Supermicro, Vast collaborate to deliver turnkey AI storage at rack scale

Supermicro and Vast Data are jointly offering an AMD-based turnkey solution that promises to simplify and accelerate AI and data pipelines.

  • April 26, 2024 | Author: Peter Krass
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Supermicro and Vast Data are collaborating to deliver a turnkey, full-stack solution for creating and expanding AI deployments.

This joint solution is aimed at hyperscalers, cloud service providers (CSPs) and large, data-centric enterprises in fintech, adtech, media and entertainment, chip design and high-performance computing (HPC).

Applications that can benefit from the new joint offering include enterprise NAS and object storage; high-performance data ingestion; supercomputer data access; scalable data analysis; and scalable data processing.

Vast, founded in 2016, offers a software data platform that enterprises and CSPs use for data-intensive computing. The platform is based on a distributed systems architecture, called DASE, that allows a system to run read and write operations at any scale. Vast’s customers include Pixar, Verizon and Zoom.

By collaborating with Supermicro, Vast hopes to extend its market. Currently, Vast sells to infrastructure providers at a variety of scales. Some of its largest customers have built 400 petabyte storage systems, and a few are even discussing systems that would store up to 2 exabytes, according to John Mao, Vast’s VP of technology alliances.

Supermicro and Vast have engaged with many of the same CSPs separately, supporting various parts of the solution. By formalizing this collaboration, they hope to extend their reach to new customers while increasing their sell-through to current customers.

Vast is also looking to the Supermicro alliance to expand its global reach. While most of Vast’s customers today are U.S.-based, Supermicro operates in over 100 countries worldwide. Supermicro also has the infrastructure to integrate, test and ship 5,000 fully populated racks per month from its manufacturing plants in California, Netherlands, Malaysia and Taiwan.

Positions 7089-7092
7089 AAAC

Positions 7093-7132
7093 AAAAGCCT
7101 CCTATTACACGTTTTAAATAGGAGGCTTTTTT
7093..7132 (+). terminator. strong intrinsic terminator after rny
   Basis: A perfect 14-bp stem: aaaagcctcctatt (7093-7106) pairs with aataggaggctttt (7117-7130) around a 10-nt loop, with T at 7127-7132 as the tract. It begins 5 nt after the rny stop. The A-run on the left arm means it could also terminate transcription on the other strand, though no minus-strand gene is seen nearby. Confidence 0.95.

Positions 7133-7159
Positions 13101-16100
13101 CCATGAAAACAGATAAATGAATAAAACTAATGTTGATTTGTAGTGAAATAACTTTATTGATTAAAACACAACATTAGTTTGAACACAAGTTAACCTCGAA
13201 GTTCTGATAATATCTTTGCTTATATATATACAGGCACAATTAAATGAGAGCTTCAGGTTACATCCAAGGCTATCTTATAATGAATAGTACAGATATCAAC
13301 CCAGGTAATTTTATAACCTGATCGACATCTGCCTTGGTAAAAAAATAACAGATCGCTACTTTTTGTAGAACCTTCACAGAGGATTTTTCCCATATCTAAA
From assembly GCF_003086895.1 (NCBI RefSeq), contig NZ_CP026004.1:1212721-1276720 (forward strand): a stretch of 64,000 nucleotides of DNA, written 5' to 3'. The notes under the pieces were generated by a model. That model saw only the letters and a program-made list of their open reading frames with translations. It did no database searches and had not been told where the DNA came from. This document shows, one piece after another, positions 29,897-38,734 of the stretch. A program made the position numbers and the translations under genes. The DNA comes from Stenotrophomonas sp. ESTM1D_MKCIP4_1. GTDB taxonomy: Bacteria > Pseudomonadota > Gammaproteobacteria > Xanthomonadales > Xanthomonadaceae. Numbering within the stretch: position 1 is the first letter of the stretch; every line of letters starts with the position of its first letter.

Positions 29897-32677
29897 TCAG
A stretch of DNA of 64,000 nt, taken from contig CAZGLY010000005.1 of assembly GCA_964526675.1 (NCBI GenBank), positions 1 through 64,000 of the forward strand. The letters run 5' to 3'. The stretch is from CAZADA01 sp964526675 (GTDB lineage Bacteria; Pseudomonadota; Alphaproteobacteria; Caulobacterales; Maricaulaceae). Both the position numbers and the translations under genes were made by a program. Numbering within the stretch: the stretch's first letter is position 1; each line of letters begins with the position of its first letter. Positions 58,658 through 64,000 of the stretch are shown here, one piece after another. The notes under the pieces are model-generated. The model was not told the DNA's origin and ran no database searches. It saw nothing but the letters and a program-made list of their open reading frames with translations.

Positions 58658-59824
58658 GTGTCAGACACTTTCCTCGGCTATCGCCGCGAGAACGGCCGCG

There’s also a big difference in size. Where privately held Vast has about 800 employees, publicly traded Supermicro has more than 5,100.

Rack solution

Now Vast and Supermicro have developed a new converged system using Supermicro’s Hyper A+ servers with AMD EPYC 9004 processors. The solution combines 2 separate Vast servers. 

This converged system is well suited to large service providers, where the typical Supermicro-powered Vast rack configuration will start at about 2PB, Mao adds.

Rack-scale configurations can cut costs by eliminating the need for single-box redundancy. This converged design makes the system more scalable and more cost-efficient.

Under the hood

One highlight of the joint project: It puts Vast’s DASE architecture on Supermicro’s  industry-standard servers. Each server will have both the compute and storage functions of a Vast cluster.

At the same time, the architecture is disaggregated via a high-speed Ethernet NVMe fabric. This allows each node to access all drives in the cluster.

The Vast platform architecture uses a series of what the company calls an EBox. Each EBox, in turn, contains 2 kinds of storage servers in a container environment: CNode (short for Compute Node) and DNode (short for Data Node). In a typical EBox, one CNode interfaces with client applications and writes directly to two DNode containers.

In this configuration, Supermicro’s storage servers can act as a hardware building block to scale Vast to hundreds of petabytes. It supports Vast’s requirement for multiple tiers of solid-state storage media, an approach that’s unique in the industry.


At the NAB Show, held recently in Las Vegas, Supermicro’s demos included storage servers, each powered by a single-socket AMD EPYC 9004 Series processor.

With up to 128 PCIe Gen 5 lanes, the AMD processor empowers the server to connect more SSDs via NVMe with a single CPU. The Supermicro storage server also lets users move data directly from storage to GPU memory supporting Nvidia’s GPU Direct storage protocol, essentially bypassing a GPU cluster’s CPU using RDMA.

If you or your customers are interested in the new Vast solution, get in touch with your local Supermicro sales rep or channel partner. Under the terms of the new partnership, Supermicro is acting as a Vast integrator and OEM. It’s also Vast’s only rack-scale partner.

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